Gordon Parks experienced racism and hardship throughout his youth. When a magazine article inspired him to buy a used camera, his life changed forever. Gordon moved to Washington, D.C. where he decided to document segregation and the struggles of black families with his camera. Back matter provides more details about the events in the book and contains some of Gordon’s photographs. The illustrations pull the reader into Gordon’s world in Washington, D.C. and elsewhere, and also portray several of his photographs.


Imogen

Imogen: The Mother of Modernism and Three Boys

by Amy Novesky, Illustrated by Lisa Congdon

When Imogen decided she wanted to be a photographer, her father built her a darkroom in their woodshed. After university, she opened a portrait studio, got married, and had three sons. She wanted to continue photography but had too many responsibilities at home. So Imogen built a darkroom and turned the garden into her workshop while the boys played. She photographed her children, animals, and flowers, including magnolia blossoms, her most well-known photographs. The author’s note contains a photograph of Imogen with her sons and more information about her life. Imogen’s story is portrayed in lyrical language and bold and textured illustrations.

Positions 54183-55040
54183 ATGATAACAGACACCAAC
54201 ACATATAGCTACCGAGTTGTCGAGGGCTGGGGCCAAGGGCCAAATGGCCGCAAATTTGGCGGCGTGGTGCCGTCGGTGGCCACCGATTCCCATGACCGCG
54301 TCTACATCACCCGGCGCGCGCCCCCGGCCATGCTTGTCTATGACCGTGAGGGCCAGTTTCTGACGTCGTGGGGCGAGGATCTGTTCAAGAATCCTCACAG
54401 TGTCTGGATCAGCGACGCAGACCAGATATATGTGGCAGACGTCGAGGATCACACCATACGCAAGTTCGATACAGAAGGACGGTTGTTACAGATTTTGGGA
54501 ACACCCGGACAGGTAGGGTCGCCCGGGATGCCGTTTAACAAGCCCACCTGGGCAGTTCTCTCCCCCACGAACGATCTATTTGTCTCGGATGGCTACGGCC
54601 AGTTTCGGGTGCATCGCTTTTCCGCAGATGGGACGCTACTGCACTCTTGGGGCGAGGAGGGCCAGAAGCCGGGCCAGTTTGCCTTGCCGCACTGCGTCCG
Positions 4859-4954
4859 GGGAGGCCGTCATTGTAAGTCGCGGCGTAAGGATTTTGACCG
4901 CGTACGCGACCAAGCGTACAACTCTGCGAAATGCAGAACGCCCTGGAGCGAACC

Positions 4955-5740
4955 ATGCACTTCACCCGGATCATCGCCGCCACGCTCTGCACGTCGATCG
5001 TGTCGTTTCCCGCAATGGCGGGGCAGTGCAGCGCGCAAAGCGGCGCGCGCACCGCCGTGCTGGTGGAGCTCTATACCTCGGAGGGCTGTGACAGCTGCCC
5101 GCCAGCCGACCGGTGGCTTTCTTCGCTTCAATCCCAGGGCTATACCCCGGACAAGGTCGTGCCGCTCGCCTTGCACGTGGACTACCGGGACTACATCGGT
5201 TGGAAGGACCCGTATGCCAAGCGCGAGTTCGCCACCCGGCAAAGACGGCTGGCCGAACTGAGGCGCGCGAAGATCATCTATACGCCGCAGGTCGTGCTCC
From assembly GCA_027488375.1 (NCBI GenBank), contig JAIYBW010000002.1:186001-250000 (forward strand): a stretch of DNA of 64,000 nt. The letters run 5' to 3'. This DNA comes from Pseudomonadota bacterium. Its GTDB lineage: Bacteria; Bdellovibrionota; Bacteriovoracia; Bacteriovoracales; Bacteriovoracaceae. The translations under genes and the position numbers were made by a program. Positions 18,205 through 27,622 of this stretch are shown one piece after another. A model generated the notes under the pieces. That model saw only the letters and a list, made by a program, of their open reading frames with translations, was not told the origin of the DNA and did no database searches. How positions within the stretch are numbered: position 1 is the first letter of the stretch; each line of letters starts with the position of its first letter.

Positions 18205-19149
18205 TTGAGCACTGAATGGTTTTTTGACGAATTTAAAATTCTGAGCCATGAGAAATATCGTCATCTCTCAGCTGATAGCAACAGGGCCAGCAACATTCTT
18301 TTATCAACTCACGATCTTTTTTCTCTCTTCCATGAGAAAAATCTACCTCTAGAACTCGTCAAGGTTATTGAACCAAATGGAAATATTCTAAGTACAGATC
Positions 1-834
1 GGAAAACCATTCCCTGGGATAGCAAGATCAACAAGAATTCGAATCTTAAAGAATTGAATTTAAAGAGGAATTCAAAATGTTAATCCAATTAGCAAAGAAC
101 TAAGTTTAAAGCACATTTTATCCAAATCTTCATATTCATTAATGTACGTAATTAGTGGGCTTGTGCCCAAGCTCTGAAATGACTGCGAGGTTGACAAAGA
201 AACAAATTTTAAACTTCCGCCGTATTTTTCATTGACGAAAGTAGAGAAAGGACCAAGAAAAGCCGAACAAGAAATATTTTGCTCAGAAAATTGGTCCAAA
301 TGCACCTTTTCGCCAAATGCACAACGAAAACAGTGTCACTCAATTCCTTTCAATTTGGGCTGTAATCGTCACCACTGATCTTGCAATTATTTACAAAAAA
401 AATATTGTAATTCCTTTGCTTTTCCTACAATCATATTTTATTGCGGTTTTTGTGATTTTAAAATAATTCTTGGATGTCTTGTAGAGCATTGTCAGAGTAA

GuidetoPhotography

National Geographic Kids Guide to Photography: Tips and Tricks on How to Be a Great Photographer from the Pros and Your Pals at My Shot

by Nancy Honovich and Annie Griffiths

Who better to teach children how to take awesome photos than National Geographic Kids? There’s tons to learn about in the pages of this bright, informative guide, including everything from photography equipment and techniques for getting the best shot to concepts such as point of view. This book also breaks down the nuances of photographing different Nat Geo-worthy subjects from animals to people to landscapes. Children are given several “assignments” to try. Tips, definitions, sample photographs, and fun facts are peppered through this information-heavy – but kid friendly – text.


PhotoAdventures

Photo Adventures for Kids: Solving the Mysteries of Taking Great Photos

by Anne-Laure Jacquart, Illustrated by Thomas Tessier

Photo detectives everywhere will love solving the mystery of how to take good pictures through framing and composition. Investigations, games, picture quests, and briefing papers will spur the detectives on their mission. Each successive activity builds on the previous one, so kids are advised to go through this book in order. A viewfinder at the back of the book helps kids frame different shots. The conversational tone is helped along by illustrated narrators chiming in through speech bubbles. A brief note for adults explains how to best support their children on their photo adventures.


SeeingThings

Seeing Things: A Kid’s Guide to Looking at Photographs

by Joel Meyerowitz

The aim of this book is to help children look at and understand photographs, and in turn, look at and understand the world in a new way. In each of the 30 spreads presented in this book, one side contains a photograph and the other breaks down the image for young viewers, describing what is special about the shot and some of the photographer’s techniques and motives. The selected images include landscapes, people, animals, and still lifes. This book is best savored one photo at a time, over several viewings.